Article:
Meanwhile, Rea Ann Trotter, a longtime school teacher from the Denver area, had been collecting interviews with Latino veterans for her master’s thesis in history at Northern Colorado University. Rea Ann donated her audiotaped interviews and transcripts to our project, along with photographs. Rea Ann also visited our class for a week and provided guidelines for digging up good material for various facts about WWII combat, ships, records – an area she has gotten very good at. She is also helping us proofread our pages.
As he did last spring, Frank Trejo, a reporter for the Dallas Morning News has come to our rescue to edit stories in one very intense November week. (His newspaper paid his way and Frank took time out of his life to be with us and work like a dog.)
And the Austin American-Statesman again picked up all production costs – design, layout, copy-editing, all the things that professionals do so quickly and, well, so professionally! Our deepest thanks to Sharon Roberts, asst. managing editor over production, Robert Quigley, for layout and design and, for copy-editing. We have written and edited the stories, scanned in photographs and then turned it over to the Statesman. We couldn’t be more pleased and appreciative.
We have many people to thank. Those mentioned above we must say thank you. But beyond that, a special thanks to the folks at the Instructional Media Center, part of the College of Communication, who dub our dozens of tapes. It’s a nccessary part of this project and we’re lucky to have a staff who understands our needs and responds with alacrity.
This, then, is Narratives, Vol. 2, No. 1. We hope you enjoy and we look forward to hearing back from you –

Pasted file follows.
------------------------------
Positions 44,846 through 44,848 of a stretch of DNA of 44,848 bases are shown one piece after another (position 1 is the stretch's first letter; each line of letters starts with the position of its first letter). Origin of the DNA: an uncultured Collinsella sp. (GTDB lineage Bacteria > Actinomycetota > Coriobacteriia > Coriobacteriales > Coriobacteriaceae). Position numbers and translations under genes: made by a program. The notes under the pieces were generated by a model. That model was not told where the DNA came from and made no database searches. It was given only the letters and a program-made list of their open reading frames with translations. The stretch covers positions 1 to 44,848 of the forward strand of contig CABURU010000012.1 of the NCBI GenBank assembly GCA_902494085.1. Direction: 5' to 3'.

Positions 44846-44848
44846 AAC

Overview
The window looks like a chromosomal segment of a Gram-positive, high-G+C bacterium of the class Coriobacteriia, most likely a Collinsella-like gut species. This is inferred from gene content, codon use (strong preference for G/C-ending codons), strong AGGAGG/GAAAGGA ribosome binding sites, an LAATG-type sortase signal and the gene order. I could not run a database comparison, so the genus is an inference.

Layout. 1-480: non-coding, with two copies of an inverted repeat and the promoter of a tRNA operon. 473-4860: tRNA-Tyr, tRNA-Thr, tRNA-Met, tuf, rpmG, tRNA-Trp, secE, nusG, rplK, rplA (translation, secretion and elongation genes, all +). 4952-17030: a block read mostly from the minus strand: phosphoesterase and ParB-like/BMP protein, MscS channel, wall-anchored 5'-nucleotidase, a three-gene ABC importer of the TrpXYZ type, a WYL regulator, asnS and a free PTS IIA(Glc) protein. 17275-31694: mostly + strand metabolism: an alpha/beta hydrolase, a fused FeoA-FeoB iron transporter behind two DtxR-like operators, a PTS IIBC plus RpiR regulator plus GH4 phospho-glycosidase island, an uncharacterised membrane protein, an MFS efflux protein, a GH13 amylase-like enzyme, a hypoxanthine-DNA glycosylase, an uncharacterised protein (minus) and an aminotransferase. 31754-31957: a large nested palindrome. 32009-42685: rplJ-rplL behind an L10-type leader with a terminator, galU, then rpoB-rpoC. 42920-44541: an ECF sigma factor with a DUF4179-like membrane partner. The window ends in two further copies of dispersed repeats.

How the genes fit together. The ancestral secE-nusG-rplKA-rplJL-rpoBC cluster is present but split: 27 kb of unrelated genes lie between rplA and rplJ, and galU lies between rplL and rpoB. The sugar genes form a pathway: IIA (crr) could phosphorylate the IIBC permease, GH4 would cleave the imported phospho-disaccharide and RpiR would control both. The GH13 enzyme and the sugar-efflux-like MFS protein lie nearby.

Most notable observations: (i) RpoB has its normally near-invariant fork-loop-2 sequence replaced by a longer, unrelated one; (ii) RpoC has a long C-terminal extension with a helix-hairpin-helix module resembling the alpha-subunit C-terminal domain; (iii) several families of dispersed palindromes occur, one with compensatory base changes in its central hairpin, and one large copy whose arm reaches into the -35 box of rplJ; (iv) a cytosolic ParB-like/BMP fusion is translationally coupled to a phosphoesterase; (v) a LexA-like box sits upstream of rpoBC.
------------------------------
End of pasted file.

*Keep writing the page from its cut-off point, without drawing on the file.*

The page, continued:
Assistant Professor of Journalism and Director, U.S. Latino & Latina WWII Oral History Project
Tito Aguirre – Senior, Magazine Journalism
Miguel Castro – Senior, Journalism
Jacob Collazo – Senior, Latin American Studies
Karla González – Senior, Broadcast Journalism
Yazmin Lazcano – Junior, English
Marta McGonagle – Junior, Public Relations
Peter Mendoza – Junior, Government
Nora Ramirez – Senior, Broadcast Journalism
Erika Rodriguez – Junior, Radio-Television-Film
Matthew Trana – Senior, Magazine Journalism
Nancy Acosta – Austin
Fernando Dovalina – Houston
Freddy Niver – San Diego State University
Yolanda Padilla – Austin
Louis Sahagun – Los Angeles
Joanne Rao Sanchez – Austin
Rea Ann Trotter – Northern Colorado
Rene Zambrano –San Diego State University
Vanessa Adams -- Junior, Journalism
Habib Battah -- Junior, Journalism
Eric Garza -- Junior, Journalism
Erika Martinez -- Senior, Journalism
Sofia Mena -- Senior, Journalism
Ayesha Mirza -- Junior, Journalism
Will Potter -- Junior, Journalism
Alicia Rascon -- Junior, Journalism
Alexandra Ritchie -- Senior, Journalism
Dennis Robbins -- Junior, Journalism
Veronica Sainz -- Senior, Journalism
Otto Smith-Goeke -- Senior, Journalism
Heather Watkins -- Junior, Journalism
Audio and Video Tape Dubbing:
The staff at the Instructional Media Center at the College of Communication
Frank Trejo, The Dallas Morning News
Ruchika Joshi, masters student in Journalism
Production provided by the Austin American-Statesman. Design and layout by Robert Quigley.
Narratives is a publication of the U.S. Latino & Latina WWII Oral History Project, at the UT Department of Journalism.